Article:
Getting a six pack

Getting a six pack

With so many diet tips and fashion advice out there for women, here’s something for you men looking to tone up ready for those tight summer T-shirts.

It might be that the closet thing you’ve got to a six pack all year is that case of beer you drank last week, but there are some top exercises you can do to really tone and define your abs – so prepare to make the ladies swoon!

Before you start doing hundreds of stomach crunches each day in an attempt to tone up, it’s a good idea to know what you’re trying to achieve and have an idea about what the traditional six-pack actually consist of.

The most well-known and in most cases prominent abdominal muscle is the rectus abdominus. This is the long, flat muscle that extends vertically between the pubis and the fifth, sixth, and seventh ribs. This is the muscle that gives the typical washboard look in very fit athletes. Its job is to help flex the spinal column and it is used when using side bending actions and it stabilises the trunk when the head or extremities are being used.

The external obliques are the next set of muscles that make up the abdominals. These are located on either side of the rectus abdominus and allow the flexion of the spine, torso rotation, bending to the side and the compression of the abdomen.

The last group is the internal oblique muscles - a pair of deep muscles situated just below the external oblique muscles.  These muscles have the same role as the external obliques, but as they lie at right angles to each other the two sets of muscles work opposite each other.

When you’re targeting your abdominals, remember that each of these muscles benefit from a different type of exercise.

A study by San Diego State University which looked at 13 different types of abdominal exercises found that the following three were the most effective at targeting the three muscle sets. They are:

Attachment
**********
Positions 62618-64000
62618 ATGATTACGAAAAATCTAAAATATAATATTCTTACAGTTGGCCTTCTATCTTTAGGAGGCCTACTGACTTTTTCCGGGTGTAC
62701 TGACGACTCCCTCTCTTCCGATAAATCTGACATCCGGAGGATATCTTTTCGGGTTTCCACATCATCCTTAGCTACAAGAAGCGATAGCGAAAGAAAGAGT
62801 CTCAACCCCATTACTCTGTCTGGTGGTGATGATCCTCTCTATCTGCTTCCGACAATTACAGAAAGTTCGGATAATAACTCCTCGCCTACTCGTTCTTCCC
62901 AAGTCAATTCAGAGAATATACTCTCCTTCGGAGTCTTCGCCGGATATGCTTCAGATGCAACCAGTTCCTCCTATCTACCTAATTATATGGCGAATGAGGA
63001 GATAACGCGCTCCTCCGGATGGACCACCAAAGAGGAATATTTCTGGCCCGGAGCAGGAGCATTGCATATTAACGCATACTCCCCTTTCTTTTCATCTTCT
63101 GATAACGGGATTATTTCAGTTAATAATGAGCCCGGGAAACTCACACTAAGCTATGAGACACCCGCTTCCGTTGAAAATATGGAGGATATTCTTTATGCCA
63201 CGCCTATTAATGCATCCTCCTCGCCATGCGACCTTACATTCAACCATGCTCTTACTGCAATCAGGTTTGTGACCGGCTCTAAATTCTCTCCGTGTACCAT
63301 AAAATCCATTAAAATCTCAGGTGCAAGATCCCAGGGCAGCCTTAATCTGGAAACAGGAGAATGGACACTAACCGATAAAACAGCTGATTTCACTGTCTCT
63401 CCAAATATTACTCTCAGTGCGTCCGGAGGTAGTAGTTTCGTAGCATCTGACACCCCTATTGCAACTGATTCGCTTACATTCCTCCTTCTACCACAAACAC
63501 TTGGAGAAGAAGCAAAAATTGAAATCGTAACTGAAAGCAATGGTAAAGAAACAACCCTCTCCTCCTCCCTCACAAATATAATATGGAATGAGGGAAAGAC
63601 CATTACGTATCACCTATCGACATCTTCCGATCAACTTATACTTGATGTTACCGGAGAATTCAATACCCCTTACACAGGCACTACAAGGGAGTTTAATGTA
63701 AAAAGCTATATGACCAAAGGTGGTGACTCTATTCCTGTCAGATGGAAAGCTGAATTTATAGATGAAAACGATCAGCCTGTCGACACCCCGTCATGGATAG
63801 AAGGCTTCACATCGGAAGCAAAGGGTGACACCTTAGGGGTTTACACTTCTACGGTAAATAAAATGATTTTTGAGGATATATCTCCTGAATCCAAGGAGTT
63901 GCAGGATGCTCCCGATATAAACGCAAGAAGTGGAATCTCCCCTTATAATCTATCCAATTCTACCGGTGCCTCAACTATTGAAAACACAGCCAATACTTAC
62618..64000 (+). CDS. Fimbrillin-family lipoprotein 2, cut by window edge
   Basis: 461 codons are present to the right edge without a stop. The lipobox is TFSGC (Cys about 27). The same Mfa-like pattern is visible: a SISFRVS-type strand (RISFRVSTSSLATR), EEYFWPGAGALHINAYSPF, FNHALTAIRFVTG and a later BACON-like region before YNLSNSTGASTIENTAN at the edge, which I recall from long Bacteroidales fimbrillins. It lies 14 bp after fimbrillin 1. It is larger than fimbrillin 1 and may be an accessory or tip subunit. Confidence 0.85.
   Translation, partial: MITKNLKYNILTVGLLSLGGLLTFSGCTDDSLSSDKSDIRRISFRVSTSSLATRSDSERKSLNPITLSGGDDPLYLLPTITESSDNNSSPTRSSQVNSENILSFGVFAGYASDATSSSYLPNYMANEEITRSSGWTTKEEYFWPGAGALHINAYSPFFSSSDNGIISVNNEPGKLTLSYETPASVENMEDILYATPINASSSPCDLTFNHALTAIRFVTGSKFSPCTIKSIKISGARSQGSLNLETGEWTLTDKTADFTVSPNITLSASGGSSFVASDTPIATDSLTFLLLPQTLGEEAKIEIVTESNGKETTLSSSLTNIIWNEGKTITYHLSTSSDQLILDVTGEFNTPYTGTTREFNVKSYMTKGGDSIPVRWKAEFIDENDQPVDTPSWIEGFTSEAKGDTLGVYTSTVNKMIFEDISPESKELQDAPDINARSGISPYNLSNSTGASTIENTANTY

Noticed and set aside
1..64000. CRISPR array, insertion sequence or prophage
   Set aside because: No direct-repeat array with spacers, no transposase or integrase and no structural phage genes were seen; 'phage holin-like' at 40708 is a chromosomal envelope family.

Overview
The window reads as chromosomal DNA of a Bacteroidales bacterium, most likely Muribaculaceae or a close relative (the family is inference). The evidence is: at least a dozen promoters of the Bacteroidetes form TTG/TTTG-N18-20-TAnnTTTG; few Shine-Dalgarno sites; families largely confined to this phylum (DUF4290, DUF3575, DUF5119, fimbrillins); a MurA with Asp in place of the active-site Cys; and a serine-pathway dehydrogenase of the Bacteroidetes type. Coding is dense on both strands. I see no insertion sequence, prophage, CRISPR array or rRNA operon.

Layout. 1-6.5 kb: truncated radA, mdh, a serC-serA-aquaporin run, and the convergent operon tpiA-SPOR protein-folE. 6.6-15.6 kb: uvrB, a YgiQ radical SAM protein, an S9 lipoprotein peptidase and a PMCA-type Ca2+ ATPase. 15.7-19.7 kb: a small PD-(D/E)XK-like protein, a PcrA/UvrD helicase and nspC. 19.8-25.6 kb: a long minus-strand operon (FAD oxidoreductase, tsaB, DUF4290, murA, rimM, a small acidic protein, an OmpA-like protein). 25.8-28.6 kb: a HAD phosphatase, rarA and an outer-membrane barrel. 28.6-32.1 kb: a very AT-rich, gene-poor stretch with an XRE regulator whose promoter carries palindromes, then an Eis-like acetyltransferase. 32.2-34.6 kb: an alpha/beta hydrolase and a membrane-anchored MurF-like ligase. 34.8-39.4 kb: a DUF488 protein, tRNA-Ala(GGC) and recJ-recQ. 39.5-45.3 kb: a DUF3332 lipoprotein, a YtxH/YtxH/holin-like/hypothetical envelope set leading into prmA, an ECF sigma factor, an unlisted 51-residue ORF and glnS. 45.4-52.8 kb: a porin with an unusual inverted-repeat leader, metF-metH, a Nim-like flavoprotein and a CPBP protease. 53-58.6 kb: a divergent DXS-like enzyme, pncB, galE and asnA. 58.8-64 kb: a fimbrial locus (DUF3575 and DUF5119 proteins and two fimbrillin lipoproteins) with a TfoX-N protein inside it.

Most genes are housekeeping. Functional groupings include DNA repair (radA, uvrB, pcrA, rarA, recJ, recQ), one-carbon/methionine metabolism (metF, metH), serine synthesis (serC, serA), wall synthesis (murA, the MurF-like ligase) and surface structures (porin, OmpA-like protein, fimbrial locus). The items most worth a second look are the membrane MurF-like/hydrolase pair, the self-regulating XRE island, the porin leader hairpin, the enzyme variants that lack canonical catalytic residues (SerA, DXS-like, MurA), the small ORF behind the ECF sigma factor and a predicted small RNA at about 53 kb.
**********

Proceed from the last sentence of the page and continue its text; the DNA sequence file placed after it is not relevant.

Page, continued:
The Bicycle Crunch

Lying on the floor with your lower back pressed into the ground you need to contract your core muscles. With your hands gently holding your head, lift your knees to a 45-degree angle. Using your legs make a bicycle pedal action. An alternative to this movement would be to touch your elbows to the opposite knees as you twist back and forth. Breathe evenly throughout.

The Captain's Chair

This exercise requires gym equipment, but most gyms will have this. Starting with your legs dangling, you slowly lift your knees towards your chest. It should be controlled and deliberate as you bring your knees up and then return them to the starting position.

Crunch on an Exercise Ball

  • Sit on the exercise ball with your feet flat on the floor
  • Let the ball roll back slowly and lie back until your thighs and torso are parallel with the floor.
  • Contract your abdominals raising your torso to no more than 45 degrees.
  • To work the oblique muscles, make the exercise less stable by moving your feet closer together

Other exercises that target the abs include:

The reverse crunch

Lying down, stretch both legs straight up and lift the pelvis up as you exhale. Lower the legs and bend your knees to 90 degree angle.

Draped Leg Crunch

From a lying position lift your shoulders and upper back off the floor as you exhale, move your left shoulder toward your right knee. Reverse your movement, move your right shoulder toward your left knee as you inhale.

Reach Crunch

Lying down, lift your shoulders off the floor then lift your arms over your body and reaching forward to form an angle with your knees. Reverse the movement, lowering your shoulders toward the floor with your arms stretched overhead, but keep your head slightly above the floor.

Reverse Curl

Again, from a lying position keep your knees bent and together. Lift your buttocks off the floor, bringing your head and shoulders toward the knees. Reverse the move by pulling down the head and shoulders toward the floor.

The key with abs training is all about quality, not quantity. Make sure that you start slowly and make sure you are doing slow, strong exercises. It might be that you start with two to three abs sessions a week, to ensure you don’t get too sore when you’re working them hard. It’s important to let the muscles rest as well, so don’t try and train your abs every day because this becomes counter productive.

For the best results pick a few of the above abs workouts and repeat each exercise 20-30 times, depending on how you feel. Your abs sessions should not exceed 15 minutes – and when you’re starting out it’s best not to go over 10 minutes. Remember not to do them every day and to alternate which exercises you do.

To get the best of your abs workout try and combine these exercises with other training throughout the week, such as strength training for about 45 minutes, and cardiovascular workouts twice a week.

Diet also contributes to the overall look of your abs, so if you try and cut down on the fats and sugars, then together with your abdominal training you’ll soon be looking hot to trot!


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